How can something be considered a crime if there is no victim? This is a problem: people cannot simply make sure they don’t hurt others; they can’t just base their actions off common sense and respect for the standards of their community to stay out of trouble.
People must also make sure they don’t do something labeled wrong by the government–even though it is impossible to know all the laws which the government has created, and what they call wrong is not always intuitive, nor offensive to anyone.
Thus law goes beyond the resolution of disputes between individuals and groups, which was the origin of common law. There are third parties trolling around looking for a statute that has been broken, when no one has been wronged by the breaking of that rule. Government has perverted the rule of law.
In an essay called “The Obviousness of Anarchy,” John Hasnas discusses the origins of common law, and how it was born out of anarchy. He says that clearly no society can exist without governance–that’s part of the definition of a society—but that does not necessarily mean government.
In arguing for anarchy, I am arguing that a society without a central political authority is not only possible but desirable. That is all I am doing, however. I am not arguing for a society without coercion. I am not arguing for a society that abides by the libertarian non-aggression principle or any other principle of justice. I am not arguing for the morally ideal organisation of society. I am not arguing for utopia. What constitutes ideal justice and the perfectly just society is a fascinating philosophical question, but it is one that is irrelevant to the current pursuit. I am arguing only that human beings can live together successfully and prosper in the absence of a centralised coercive authority. To make the case for anarchy, that is all that is required.
Inevitably, there will be disputes between humans. Hasnas essentially argues that the best society achievable is one where the entire governing structure is to simply settle disputes. The rule of law was born out of trying to peacefully solve disputes that might have otherwise erupted into violence. Common law is a collection of these outcomes, so that others in similar predicaments can see what worked to avoid violent outcomes.
…common law provides us with rules that facilitate peace and cooperative activities. Government legislation provides us with rules that facilitate the exploitation of the politically powerless by the politically dominant. The former bring order to society; the latter tend to produce strife. Hence, not only is government not necessary to create the basic rules of social order, it is precisely the rules that the government does create that tend to undermine that order.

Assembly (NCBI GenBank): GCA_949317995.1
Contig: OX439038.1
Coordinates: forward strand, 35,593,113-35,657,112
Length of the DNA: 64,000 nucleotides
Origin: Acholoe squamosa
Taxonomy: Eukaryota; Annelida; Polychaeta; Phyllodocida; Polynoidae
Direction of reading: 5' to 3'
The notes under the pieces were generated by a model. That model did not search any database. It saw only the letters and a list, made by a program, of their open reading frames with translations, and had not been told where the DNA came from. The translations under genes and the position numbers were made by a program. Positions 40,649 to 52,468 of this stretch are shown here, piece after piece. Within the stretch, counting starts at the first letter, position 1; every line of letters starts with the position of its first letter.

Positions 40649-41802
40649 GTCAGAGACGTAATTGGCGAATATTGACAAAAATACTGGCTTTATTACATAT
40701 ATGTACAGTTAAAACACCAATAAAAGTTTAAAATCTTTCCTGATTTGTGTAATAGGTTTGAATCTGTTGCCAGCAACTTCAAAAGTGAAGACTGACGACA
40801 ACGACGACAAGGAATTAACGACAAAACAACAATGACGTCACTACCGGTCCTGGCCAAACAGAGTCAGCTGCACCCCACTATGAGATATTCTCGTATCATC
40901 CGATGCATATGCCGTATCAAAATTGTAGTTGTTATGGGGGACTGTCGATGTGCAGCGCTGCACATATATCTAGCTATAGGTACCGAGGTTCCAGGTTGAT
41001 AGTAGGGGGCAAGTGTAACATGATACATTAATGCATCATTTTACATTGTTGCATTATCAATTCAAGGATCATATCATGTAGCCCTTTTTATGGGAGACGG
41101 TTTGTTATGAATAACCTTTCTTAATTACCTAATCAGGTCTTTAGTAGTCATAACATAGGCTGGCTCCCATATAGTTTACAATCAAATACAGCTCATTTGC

This means there had to first be a conflict before any legal proceedings started. Courts consisted of respected members of a community who had been involved in previous conflict resolutions, and could therefore suggest outcomes that had in the past avoided violence, and thus would likely work for both parties involved in the dispute.
English common law is, in fact, case-generated law; that is, law that spontaneously evolves from the settlement of actual disputes. Almost all of the law that provides the infrastructure of our contemporary society was created in this way. Tort law, which provides protection against personal injury; property law, which demarcates property rights; contract law, which provides the grounding for exchange; commercial law, which facilitates complex business transactions; and even criminal law, which punishes harmful behavior, all arose through this evolutionary process. It is true that most of our current law exists in the form of statutes. This is because much of the common law has been codified through legislation. But the fact that politicians recognised the wisdom of the common law by enacting it into statutes, hardly proves that government is necessary to create rules of law. Indeed, it proves precisely the opposite.
As for uniformity of law, in common law, the best practices naturally become widespread, because the entire point is to solve a problem. And law that does not become uniform, shouldn’t become uniform. Cultures are different, and communities have different values and standards.